What shouldn't you do to get out of a dead platform?

So far I’ve talked about the hidden costs of sticking with an old platform and discussed some of these hidden costs are. Now I’d like to talk about what happens when you smell a dead platform rotting and try to do something… and then realize you’ve done the wrong thing…

In the aforementioned OpenVMS using place where I used to work, my group was created when they started to get dissatisfied with OpenVMS, so we were chartered to give the company experience with doing things a little differently. Naturally, each individual member of the team took things as far as we could in whatever directions we could dream up.

Sometimes it’s better to re-invent the wheel

In our group, we had no hope of being able to use any pieces of the old model right away. We didn’t want to write huge chunks of code all over again from scratch, so we licensed some libraries. We even got the source code for them. They plugged into MFC, so really our platform was Windows + MFC + these other libraries, not just Windows.

Now, I should note that the biggest thing that people don’t get about the way that shared-source and open-source work as compared to just getting the source code of the library is that we found and fixed some bugs in their code. However, every time they released a new version, we had to re-apply our patches, because we sure as hell weren’t going to do their coding for them.

And these libraries sucked in a pretty extreme fashion. Stuff worked well enough for them to give us a nice friendly demo and it worked well enough for us to get fairly far into our code before we realized it wasn’t working… and then suddenly we’d hit a wall where we realized that, fundamentally, whoever wrote the code was fairly dumb.

Clearly, re-inventing the wheel is not a good thing. But I still feel that this is one case where we should have reduced the parts of the platform we didn’t control.

Switching platforms is easy. Switching to the right one is hard

I worked at another company who wanted to move from just a Unix based platform (generally SGIs and Suns) to Windows and maybe some other future platform. So they did what everybody was making a lot of noise about — they ported stuff over to Java. Except that Java wasn’t fast enough, so we left the heavy-lifting code that was designed to be run as a command-line application on a beefy server (back when SGI made fancy colored cube machines that were 64 bit and fast and better than what you could pick up at Fry’s) in C++. Except that the UI to set up that heavy-lifting code used OpenGL to set things up, so we had to write a bastard mixture of C++ and Java. And this was before anybody had bothered to write a good way to do this, or even to pass GUI handles across the C++/Java boundary.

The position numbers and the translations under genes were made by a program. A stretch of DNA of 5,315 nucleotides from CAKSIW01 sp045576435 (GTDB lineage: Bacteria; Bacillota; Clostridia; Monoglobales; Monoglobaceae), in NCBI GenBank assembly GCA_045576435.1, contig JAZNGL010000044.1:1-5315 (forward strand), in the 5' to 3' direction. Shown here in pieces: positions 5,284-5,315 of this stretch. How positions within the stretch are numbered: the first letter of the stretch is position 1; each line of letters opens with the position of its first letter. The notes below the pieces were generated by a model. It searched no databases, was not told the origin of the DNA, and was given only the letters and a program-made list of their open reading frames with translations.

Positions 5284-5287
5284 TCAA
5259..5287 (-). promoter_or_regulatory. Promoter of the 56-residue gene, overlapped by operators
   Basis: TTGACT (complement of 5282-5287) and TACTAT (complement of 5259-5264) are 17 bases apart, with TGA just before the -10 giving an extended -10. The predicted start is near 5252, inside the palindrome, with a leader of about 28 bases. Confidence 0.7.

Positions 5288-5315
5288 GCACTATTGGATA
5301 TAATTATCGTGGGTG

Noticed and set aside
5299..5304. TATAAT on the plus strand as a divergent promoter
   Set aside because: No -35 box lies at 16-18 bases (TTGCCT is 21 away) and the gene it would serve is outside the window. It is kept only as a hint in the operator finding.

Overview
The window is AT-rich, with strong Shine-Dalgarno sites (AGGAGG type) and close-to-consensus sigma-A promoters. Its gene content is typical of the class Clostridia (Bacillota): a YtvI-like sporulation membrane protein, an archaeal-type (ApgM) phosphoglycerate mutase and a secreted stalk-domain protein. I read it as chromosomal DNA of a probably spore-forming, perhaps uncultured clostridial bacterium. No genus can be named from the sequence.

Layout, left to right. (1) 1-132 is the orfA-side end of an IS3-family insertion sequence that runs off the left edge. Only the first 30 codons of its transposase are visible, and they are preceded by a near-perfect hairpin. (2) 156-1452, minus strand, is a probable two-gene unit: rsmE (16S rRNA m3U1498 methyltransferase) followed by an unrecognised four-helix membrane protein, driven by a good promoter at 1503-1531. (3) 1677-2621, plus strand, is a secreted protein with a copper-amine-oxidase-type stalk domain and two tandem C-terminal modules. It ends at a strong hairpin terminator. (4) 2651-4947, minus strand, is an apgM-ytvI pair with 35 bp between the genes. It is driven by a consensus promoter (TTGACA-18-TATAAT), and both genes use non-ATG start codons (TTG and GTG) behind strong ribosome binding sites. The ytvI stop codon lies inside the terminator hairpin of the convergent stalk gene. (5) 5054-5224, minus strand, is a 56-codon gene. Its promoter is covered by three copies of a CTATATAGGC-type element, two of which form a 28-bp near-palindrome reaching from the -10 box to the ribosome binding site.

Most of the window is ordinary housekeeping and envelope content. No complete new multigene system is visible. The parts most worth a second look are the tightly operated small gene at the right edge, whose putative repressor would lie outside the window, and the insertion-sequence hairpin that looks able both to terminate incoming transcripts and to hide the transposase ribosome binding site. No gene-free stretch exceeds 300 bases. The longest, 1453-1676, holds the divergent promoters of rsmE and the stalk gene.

This was a huge testing nightmare because they had decided to fix their longstanding architectural issues by porting to Java, so you had two categories of bugs to deal with.

So, by the time I was worn down by testing the heck out of it, I surmised the situation was this: They would have gotten just as much bang for the buck, if not more, if they were to have just ported their X windows code over to Windows and maintained two codebases in parallel.

Furthermore, Java didn’t turn out to be the hyped platform that people made it out to be on the desktop, so the port turned out to be a really bad idea.

When you are really in trouble, tread carefully

Now, back to the OpenVMS company. See they had some hardware that didn’t work out so well for them and realized it was time to port. They decided that a proper port would take five years, maybe more, to get together. So they decided to re-architect the system in such a way that they weren’t dependent on OpenVMS and built on a super-modern distributed platform.

(A slight digression here: The hardware was perfectly functional, just completely and utterly unsuitable for their workloads in a way that wasn't instantly apparent.)

The biggest problem, and the hardest one to beat, is that you wrote your initial code when you had ten folks who all reported to the same manager. But now you have ten times that who now only have a high-level exec in common.

Often times, you’ll have enough difference of opinion and schedule that nobody can come to an agreement, even if you start an architecture committee. You can easily discover that, five years later, you have made no progress.

I should note that this is even worse than doing the wrong port, because it is very likely that all of the effort you’ve spent on this problem is wasted.

Even without this people problem, you can get yourself into real trouble. I was working on a project at a different company and we were facing some scalability issues. We figured we could do a careful refactoring to get the architecture to the point where it was scalable. Except that we quickly realized as we got farther along into our plan that it really would require a lot more effort to get right than we’d thought and that it was very likely that we’d run out of performance headroom before we were done.

Tread very carefully.

A vacuous long-term goal doesn’t help

Now, I’ve worked on some projects where a wrapper class was maintained, not because we had a palatable need to switch the implementation, but because we might need it one day. In every case, the wrapper’s been violated. On the other hand, if a wrapper’s necessary, people will make sure it works. Even if it’s just to enforce an organizational boundary between two teams.

Furthermore, if you know what’s different between the two platforms, you can actually make an effective wrapper, instead of wrappering everything “just in case”.

Next up…

I’m going to wrap this up with what I think some useful rules for you to have in mind when you are picking or sticking with a platform…